Windows 10 regularly updates automatically in the background. You probably get annoyed when an update is installed and your system is restarted without knowing about it. But not all updates require a restart and you might not know one occurred. Here’s a look at how you can view Windows Update history.
View Windows 10 Update History
To get started, click the Start button and click Settings. Or you can open Settings by using the keyboard shortcut Windows key + I.
When the Settings app opens up click on Update & Security from the menu.
Update History Page
Now on the “View update history” page, there will be a list of different types of updates. You will see the following:
- Feature Updates: These are the major updates that typically happen twice a year. For example, at the time of this writing, the most recent feature update is version 20H2 October 2020 Update.
- Quality Updates: These are regular updates that update various aspects of the operating system. Most of these updates are “under the hood” and improve quality and fix various bugs in the system. They roll out as cumulative updates and often are tied to “Patch Tuesday”. However, these updates can come at any time. Especially if there is a known zero-day threat to Windows 10.
- Driver Updates: These are the updates that help improve the hardware in your system like the graphics card (GPU), Bluetooth radio, or soundcard, for example.
- Definition Updates: These are virus definition updates that happen on a regular basis in the background and help improve Windows 10’s built-in virus and malware protection.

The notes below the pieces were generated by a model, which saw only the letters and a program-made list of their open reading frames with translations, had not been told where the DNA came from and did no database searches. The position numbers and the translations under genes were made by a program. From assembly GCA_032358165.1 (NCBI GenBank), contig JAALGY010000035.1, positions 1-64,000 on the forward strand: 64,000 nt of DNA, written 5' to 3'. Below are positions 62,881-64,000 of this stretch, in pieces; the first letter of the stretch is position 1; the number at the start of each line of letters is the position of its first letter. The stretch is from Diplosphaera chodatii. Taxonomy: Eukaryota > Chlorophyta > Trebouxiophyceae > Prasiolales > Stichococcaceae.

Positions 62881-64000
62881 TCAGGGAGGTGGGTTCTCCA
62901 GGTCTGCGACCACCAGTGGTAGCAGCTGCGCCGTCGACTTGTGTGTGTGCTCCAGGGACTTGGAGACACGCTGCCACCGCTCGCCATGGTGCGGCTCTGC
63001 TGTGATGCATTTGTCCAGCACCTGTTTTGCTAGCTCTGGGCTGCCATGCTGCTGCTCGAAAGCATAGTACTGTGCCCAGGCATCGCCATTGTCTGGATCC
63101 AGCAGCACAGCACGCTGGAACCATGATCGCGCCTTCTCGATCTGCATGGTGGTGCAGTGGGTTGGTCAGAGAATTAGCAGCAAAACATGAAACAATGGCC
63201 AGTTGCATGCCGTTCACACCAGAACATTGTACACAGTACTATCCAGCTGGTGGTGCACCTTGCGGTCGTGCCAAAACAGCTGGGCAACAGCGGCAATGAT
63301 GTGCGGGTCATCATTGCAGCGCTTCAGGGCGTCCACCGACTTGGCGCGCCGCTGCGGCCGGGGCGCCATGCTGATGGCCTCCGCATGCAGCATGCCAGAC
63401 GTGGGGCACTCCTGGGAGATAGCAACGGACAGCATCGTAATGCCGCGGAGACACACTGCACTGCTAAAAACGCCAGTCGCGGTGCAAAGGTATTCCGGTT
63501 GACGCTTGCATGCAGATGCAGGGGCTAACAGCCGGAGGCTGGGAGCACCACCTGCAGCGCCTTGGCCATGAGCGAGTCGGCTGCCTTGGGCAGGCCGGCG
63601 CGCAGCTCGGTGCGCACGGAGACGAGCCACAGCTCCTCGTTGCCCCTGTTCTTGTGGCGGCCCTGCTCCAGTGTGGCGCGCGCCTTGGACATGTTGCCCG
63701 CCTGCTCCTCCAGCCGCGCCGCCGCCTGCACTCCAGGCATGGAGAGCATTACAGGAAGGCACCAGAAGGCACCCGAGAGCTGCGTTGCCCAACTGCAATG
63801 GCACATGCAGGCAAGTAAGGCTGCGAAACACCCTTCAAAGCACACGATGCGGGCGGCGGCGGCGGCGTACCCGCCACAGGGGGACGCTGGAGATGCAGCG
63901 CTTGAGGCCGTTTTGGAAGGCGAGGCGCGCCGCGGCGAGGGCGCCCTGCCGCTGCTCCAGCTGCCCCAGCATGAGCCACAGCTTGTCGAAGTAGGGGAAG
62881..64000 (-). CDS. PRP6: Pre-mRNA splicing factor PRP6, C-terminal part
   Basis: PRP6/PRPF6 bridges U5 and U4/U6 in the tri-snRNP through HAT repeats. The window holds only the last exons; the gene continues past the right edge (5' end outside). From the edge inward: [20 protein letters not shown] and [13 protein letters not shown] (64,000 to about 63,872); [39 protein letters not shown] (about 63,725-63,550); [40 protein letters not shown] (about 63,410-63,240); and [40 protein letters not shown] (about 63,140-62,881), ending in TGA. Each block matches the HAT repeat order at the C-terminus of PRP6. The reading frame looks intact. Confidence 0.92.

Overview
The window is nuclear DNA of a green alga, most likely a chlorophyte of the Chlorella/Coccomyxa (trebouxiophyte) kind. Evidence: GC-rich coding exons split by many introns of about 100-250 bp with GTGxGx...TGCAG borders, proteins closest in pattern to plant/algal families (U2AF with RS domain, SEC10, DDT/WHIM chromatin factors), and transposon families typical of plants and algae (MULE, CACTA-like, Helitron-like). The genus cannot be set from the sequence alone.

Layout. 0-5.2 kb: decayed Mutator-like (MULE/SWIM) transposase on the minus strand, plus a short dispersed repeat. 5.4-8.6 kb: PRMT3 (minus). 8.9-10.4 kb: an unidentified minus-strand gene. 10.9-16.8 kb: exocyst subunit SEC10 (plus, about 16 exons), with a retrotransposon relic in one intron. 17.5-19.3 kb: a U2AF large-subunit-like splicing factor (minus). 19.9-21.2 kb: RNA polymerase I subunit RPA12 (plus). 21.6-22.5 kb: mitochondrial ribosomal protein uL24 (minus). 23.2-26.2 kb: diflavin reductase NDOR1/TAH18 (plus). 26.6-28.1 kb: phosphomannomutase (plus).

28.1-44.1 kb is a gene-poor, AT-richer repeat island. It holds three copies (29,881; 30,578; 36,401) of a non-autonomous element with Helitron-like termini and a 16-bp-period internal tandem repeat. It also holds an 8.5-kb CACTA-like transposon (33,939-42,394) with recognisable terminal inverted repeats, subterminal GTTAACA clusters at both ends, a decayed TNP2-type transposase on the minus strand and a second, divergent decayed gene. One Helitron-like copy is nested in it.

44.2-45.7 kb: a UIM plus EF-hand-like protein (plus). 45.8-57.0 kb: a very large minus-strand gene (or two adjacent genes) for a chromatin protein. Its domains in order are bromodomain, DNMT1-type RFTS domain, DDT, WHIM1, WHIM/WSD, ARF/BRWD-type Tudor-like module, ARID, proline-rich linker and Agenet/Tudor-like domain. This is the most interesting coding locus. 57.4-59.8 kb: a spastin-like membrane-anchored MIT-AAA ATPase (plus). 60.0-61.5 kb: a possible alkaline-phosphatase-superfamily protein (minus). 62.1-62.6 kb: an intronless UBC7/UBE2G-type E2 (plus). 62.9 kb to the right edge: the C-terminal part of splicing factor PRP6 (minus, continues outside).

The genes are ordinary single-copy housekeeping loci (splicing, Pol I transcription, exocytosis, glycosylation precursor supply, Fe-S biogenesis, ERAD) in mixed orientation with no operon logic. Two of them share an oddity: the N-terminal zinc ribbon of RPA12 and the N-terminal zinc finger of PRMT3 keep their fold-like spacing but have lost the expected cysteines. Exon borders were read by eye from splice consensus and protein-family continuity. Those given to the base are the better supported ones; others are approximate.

- Other Updates: These are other miscellaneous updates that don’t fall into any of the above categories.
Just expand any of the categories to see what’s included. For example, here I expanded “Feature Updates” and can see the two most recent feature updates that were installed. And can see the date they were successfully installed. In this example, it is version 2004 aka “May 2020 Update” and version 20H2 aka “October 2020 Update”. To learn more you can click the “See what’s new in this update” link.
Here is an example of expanding the Quality Updates section of the update history section. This is where you will come to uninstall a cumulative update if they cause issues with your system or app. You can scroll through the updates and see the date it was installed. You can also click the link under the update to find out more about what it does. If you click a link under the update, a browser window will open up to Microsoft’s support website.
That’s all there is to it. When you are done with the updates section, just close out of the “Settings” window.
For more on Windows 10 updates, check out our articles on how to use Active Hours to avoid Windows Update restarts, how to create a shortcut to Windows Update, or how to create a shortcut to Windows Update.